Tu­tor­ing ben­e­fits and how to find a tu­tor that fits

Times Chronicle & Public Spirit - - EDUCATION - Ar­ti­cle cour­tesy of MetroCreative

Chil­dren tend to learn at their own pace, and cer­tain sub­jects may chal­lenge them more than oth­ers. In many in­stances, stu­dents can ben­e­fit from work­ing with tu­tors.

Tu­tors can be very ef­fec­tive. Chil­dren who work with tu­tors and then see their grades im­prove may de­velop greater con­fi­dence and feel less anx­ious about go­ing to school or tak­ing tests.

With­out in­ter­ven­tion like tu­tor­ing, at-risk stu­dents (those who are not meet­ing aca­demic stan­dards) may not pass their classes, and some may face year-end re­ten­tion or ex­pe­ri­ence dif­fi­culty keep­ing up in the next grade. The Na­tional Tu­tor­ing As­so­ci­a­tion says stu­dents at all grade lev­els par­tic­i­pat­ing in tu­to­rial pro­grams im­prove their read­ing per­for­mance and can achieve sig­nif­i­cant cog­ni­tive gains. Tu­tor­ing can be the an­swer for stu­dents af­fected by in­con­sis­tent de­liv­ery of class­room con­tent. For ex­am­ple, when fam­i­lies move, stu­dents may be forced to catch up in a new school where teach­ers may have dif­fer­ent styles than stu­dents’ pre­vi­ous teach­ers. Stu­dents who have missed class­room time due to ill­ness or in­jury may face sim­i­lar dif­fi­cul­ties.

Some­times chil­dren strug­gle be­cause they have dif­fi­culty pro­cess­ing or re­mem­ber­ing their lessons. In such in­stances, a fresh ap­proach through one-on-one tu­tor­ing may be nec­es­sary.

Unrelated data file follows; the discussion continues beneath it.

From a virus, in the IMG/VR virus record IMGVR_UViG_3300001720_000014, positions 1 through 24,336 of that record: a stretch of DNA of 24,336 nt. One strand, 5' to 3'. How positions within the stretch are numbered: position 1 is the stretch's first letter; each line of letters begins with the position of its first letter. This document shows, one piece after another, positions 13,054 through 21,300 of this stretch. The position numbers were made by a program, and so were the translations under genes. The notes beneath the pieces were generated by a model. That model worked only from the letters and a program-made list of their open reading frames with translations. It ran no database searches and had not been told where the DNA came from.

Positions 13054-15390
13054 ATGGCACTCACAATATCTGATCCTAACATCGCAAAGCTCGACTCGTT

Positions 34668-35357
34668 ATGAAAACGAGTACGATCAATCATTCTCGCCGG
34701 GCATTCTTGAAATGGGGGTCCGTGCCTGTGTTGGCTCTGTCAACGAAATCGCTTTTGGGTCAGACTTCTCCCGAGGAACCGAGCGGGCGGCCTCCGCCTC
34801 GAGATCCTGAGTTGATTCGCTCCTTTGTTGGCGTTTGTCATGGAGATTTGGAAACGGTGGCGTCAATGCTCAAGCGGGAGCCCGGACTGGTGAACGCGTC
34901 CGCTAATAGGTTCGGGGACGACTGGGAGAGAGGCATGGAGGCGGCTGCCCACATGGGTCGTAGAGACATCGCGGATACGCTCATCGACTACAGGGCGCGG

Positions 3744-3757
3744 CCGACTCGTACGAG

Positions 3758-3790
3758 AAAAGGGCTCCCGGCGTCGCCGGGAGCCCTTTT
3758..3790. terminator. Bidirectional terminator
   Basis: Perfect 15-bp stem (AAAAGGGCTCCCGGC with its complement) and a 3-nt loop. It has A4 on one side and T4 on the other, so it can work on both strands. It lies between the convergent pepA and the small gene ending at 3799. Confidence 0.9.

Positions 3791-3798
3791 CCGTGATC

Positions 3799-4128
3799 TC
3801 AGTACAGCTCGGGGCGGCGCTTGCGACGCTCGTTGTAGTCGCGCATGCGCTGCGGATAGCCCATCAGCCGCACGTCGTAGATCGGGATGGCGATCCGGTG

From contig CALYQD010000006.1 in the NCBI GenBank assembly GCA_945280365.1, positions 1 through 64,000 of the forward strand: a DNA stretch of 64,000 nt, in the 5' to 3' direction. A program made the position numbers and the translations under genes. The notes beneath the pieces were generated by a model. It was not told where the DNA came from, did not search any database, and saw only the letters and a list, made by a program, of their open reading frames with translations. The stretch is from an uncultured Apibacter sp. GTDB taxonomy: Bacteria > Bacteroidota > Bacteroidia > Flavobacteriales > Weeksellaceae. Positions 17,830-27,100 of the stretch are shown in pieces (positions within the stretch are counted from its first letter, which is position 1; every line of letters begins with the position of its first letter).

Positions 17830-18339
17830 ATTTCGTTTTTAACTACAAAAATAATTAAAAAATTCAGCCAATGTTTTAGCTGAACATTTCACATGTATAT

Par­ents and stu­dents have dif­fer­ent tu­tor­ing op­tions at their dis­posal. Some ser­vices may be of­fered through the school sys­tem at no ex­tra charge. Pullout in­struc­tion dur­ing the day or be­fore or af­ter school might be part of such ser­vices. Pri­vate tu­tors, aca­demic coaches, peer tu­tors, on­line tu­tor­ing and home tu­tor­ing are other op­tions. De­pend­ing on need, bud­get and com­fort lev­els, fam­i­lies can ex­plore these and other op­tions at their dis­posal.

The NTA says fam­i­lies should not dis­count peer tu­tor­ing. Peer tu­tor­ing is a cost-ef­fec­tive way to im­prove per­for­mance. This type of tu­tor­ing also can con­trib­ute to stu­dents’ so­cial and cog­ni­tive de­vel­op­ment. Ac­cord­ing to Care. com, which helps con­sumers find tu­tors, care­tak­ers and babysit­ters, one can ex­pect to pay an av­er­age $10 to $15 for a peer high school stu­dent tu­tor. Com­par­a­tively, a pri­vate tu­tor, whether it’s a pro­fes­sional teacher or a tu­tor hired through a ser­vice, may charge as much as $75 per hour.

Par­ents should con­tact their chil­dren’s schools for in­for­ma­tion about tu­tor­ing pro­grams. Schools typ­i­cally keep lists of tu­tors or tu­tor­ing pro­grams.

Ex­am­ine cre­den­tials and seek rec­om­men­da­tions prior to hir­ing a tu­tor to get a feel for the per­son and his or her teach­ing phi­los­o­phy. Cer­ti­fied tu­tors also can be found by vis­it­ingn­tatu­tor.com.

Keep in mind that it isn’t enough for the tu­tor to know the sub­ject mat­ter. He or she also has to re­late to your child. Ac­cord­ing to the tu­tor­ing firm Test Prep Au­thor­ity, mo­ti­va­tion plays a key role in the suc­cess or fail­ure of a stu­dents’ work with tu­tors. Mo­ti­va­tion may be com­pro­mised if the tu­tor and stu­dent do not con­nect.

Tu­tors also should know how to present ma­te­ri­als in ways sim­i­lar to how it is be­ing taught in school so that lessons are in sync.

Tu­tor­ing has helped many chil­dren gain con­fi­dence and suc­ceed in school.

PHOTO COUR­TESY OF METROCREATIVE

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